Pole Beans

The boys have been playing catch and frisbee on our walks around the house in the afternoons. Lately when Thing2 reaches for a deliberately off-trajectory frisbee, it seems as if his feet barely have to leave the ground for him to grab it out of the sky. The boys adjusted to living apart when Thing1 left for school and then adjusted again when he came back for the quarantine, but, as Thing2 grows faster and taller than a Kentucky Wonder pole bean vine, there seems to be an another adjustment taking place.

Thing1 specifically asked for Thing2 to be born, badgering us for a baby brother for almost two years. When we granted the wish (don’t ask me what we would’ve done if it had been a sister), Thing1 enthusiastically stepped into the role of guardian/teacher/benevolent dictator. He helped coach Thing2’s Little League team. He alternately shushed and comforted him through colicky rides in the back seat.

Thing2 accepted the paradigm and fell into his role of hero worshiper without question or deviation—even when it bugged the crap out of his brother. It’s a tossup as to whether a baby brother or an actor dog is more dogged in their loyalty. He followed his brother from room to room, and even from hobby to hobby. If Thing1 was good at a sport, Thing2 had to give it a go. When his older brother built a computer, he had to build one too.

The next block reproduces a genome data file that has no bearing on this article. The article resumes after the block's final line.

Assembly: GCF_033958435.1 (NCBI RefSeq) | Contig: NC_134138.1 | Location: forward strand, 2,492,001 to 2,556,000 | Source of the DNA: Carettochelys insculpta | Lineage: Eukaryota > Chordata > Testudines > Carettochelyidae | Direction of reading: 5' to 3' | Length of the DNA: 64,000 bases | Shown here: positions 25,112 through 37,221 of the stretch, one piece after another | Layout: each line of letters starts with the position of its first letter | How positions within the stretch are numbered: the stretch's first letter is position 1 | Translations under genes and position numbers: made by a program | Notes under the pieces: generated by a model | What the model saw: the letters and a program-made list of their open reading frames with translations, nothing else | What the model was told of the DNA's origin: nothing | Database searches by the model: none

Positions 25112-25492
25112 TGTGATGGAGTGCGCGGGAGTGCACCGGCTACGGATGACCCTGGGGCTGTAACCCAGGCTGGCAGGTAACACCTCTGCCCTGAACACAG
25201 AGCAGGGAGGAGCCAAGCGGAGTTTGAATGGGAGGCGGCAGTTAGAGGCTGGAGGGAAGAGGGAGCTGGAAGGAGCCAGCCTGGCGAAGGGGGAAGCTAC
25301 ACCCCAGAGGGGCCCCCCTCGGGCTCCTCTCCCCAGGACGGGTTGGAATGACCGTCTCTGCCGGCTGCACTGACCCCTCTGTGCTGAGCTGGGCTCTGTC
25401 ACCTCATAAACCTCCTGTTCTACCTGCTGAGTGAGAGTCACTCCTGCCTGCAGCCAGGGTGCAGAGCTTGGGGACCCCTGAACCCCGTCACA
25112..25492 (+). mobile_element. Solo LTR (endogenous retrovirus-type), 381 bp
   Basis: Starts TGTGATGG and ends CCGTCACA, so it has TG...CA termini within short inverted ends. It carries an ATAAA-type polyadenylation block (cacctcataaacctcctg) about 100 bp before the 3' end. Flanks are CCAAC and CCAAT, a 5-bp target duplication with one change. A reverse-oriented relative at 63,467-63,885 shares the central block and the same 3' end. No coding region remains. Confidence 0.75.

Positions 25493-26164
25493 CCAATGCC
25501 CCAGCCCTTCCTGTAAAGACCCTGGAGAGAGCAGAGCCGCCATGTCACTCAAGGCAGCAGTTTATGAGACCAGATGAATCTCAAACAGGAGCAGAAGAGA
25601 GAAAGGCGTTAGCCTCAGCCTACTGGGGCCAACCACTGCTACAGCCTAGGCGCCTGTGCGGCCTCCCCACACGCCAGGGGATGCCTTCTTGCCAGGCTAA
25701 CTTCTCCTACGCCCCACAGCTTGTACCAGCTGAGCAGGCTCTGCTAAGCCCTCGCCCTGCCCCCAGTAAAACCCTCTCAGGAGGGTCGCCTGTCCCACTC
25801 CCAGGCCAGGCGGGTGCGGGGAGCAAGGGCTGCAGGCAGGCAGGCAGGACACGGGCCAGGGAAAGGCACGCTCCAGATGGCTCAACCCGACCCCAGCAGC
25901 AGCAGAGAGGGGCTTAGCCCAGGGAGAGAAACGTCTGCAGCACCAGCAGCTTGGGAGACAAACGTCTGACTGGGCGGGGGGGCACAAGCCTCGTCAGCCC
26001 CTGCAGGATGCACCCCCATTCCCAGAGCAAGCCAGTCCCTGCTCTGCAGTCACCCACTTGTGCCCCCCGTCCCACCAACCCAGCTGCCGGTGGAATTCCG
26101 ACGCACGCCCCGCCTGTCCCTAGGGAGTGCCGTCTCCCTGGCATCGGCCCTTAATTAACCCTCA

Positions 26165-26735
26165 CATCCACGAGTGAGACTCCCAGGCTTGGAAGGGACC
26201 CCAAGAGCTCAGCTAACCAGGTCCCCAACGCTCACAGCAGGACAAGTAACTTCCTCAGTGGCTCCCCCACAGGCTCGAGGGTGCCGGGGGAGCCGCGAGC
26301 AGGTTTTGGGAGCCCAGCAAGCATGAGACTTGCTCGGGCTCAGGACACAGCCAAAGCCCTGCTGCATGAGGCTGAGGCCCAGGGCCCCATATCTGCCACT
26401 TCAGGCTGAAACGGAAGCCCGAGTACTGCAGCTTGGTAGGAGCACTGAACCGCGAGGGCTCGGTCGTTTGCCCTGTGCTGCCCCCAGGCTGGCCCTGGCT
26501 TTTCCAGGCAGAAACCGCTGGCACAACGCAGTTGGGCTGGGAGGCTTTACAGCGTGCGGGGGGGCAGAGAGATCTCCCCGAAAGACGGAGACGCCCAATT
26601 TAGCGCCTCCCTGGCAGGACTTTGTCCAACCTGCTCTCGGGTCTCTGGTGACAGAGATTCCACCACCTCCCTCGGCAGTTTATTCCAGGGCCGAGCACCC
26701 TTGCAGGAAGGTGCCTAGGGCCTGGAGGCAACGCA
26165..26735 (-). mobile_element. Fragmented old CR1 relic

And then Thing1 left. Thing2 had to find a new hero.

Our youngest has used the vacuum to bond with the Big Guy over a shared love of music and cooking. He has learned how to tech-support himself on computer issues. He has nurtured talents he discovered on his own and become his own hero, and when Thing1 returned home from school early, Thing2 very much wanted to spend time with him. There were no repeats, however, of a little kid banging on his older brother’s door, demanding to be included.

In the mornings, they each go to their corners to work on their academics. We eat dinner in the den together, but after about 20 minutes, the boys go to their separate activities. Thing1 tries to stay in touch with his new college friends as much as possible, and Thing2 will geek out on the computer or come hang out with me.

The one time of day come they really come together if over the daily games of catch. Thing1 is still slightly bigger and much stronger, but Thing2 is now a teammate, not an acolyte. There’s less coaching and more rough-housing, but, despite the extra bumps and bruises, the gaps between my two pole beans are getting narrower.

Covid 13

When he was little, Thing2 was Prozac in Pampers, a tight bundle of goodwill who could tease a smile out of Ebenezer Scrooge. As he got older, he was a flight of fantasies, a constant comic, David winning over Goliaths with a well-timed burp or fake fart instead of taking them down. Optimism as hard as a colored-candy shell was Thing2 (a.k.a Superdude’s superpower), impregnable even in the face of impending teen angst. 

But the era of Covid 19, with its empty hours is threatening to become his Kryptonite. 

Thing2 started the lockdown indulging his love of computer games in between online classes, but, as Spring Break rolled in, even the little remaining social outlet provided by classes laboriously organized by dedicated teachers dried up.